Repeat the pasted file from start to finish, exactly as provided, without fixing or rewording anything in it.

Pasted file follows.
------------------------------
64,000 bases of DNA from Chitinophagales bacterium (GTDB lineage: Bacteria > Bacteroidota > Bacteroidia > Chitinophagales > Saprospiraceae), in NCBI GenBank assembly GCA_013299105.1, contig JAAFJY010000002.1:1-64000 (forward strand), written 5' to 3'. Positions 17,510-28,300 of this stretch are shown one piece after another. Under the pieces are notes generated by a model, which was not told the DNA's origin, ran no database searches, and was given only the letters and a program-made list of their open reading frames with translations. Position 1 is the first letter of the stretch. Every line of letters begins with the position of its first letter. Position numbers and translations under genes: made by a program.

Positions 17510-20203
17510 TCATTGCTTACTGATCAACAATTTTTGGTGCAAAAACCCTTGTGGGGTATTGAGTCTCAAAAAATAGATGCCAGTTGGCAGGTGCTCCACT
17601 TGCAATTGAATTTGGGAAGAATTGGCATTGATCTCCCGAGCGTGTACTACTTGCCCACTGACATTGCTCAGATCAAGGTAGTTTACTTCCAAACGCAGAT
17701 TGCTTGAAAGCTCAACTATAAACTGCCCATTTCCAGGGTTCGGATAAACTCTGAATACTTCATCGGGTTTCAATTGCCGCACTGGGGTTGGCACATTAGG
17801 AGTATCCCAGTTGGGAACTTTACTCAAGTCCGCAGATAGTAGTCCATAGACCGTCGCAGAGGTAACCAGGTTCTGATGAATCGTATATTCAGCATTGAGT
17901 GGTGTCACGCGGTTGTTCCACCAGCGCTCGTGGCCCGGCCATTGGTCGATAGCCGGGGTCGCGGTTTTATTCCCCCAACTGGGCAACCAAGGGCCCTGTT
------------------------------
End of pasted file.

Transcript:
64,000 bases of DNA from Chitinophagales bacterium (GTDB lineage: Bacteria > Bacteroidota > Bacteroidia > Chitinophagales > Saprospiraceae), in NCBI GenBank assembly GCA_013299105.1, contig JAAFJY010000002.1:1-64000 (forward strand), written 5' to 3'. Positions 17,510-28,300 of this stretch are shown one piece after another. Under the pieces are notes generated by a model, which was not told the DNA's origin, ran no database searches, and was given only the letters and a program-made list of their open reading frames with translations. Position 1 is the first letter of the stretch. Every line of letters begins with the position of its first letter. Position numbers and translations under genes: made by a program.

Positions 17510-20203
17510 TCATTGCTTACTGATCAACAATTTTTGGTGCAAAAACCCTTGTGGGGTATTGAGTCTCAAAAAATAGATGCCAGTTGGCAGGTGCTCCACT
17601 TGCAATTGAATTTGGGAAGAATTGGCATTGATCTCCCGAGCGTGTACTACTTGCCCACTGACATTGCTCAGATCAAGGTAGTTTACTTCCAAACGCAGAT
17701 TGCTTGAAAGCTCAACTATAAACTGCCCATTTCCAGGGTTCGGATAAACTCTGAATACTTCATCGGGTTTCAATTGCCGCACTGGGGTTGGCACATTAGG
17801 AGTATCCCAGTTGGGAACTTTACTCAAGTCCGCAGATAGTAGTCCATAGACCGTCGCAGAGGTAACCAGGTTCTGATGAATCGTATATTCAGCATTGAGT
17901 GGTGTCACGCGGTTGTTCCACCAGCGCTCGTGGCCCGGCCATTGGTCGATAGCCGGGGTCGCGGTTTTATTCCCCCAACTGGGCAACCAAGGGCCCTGTT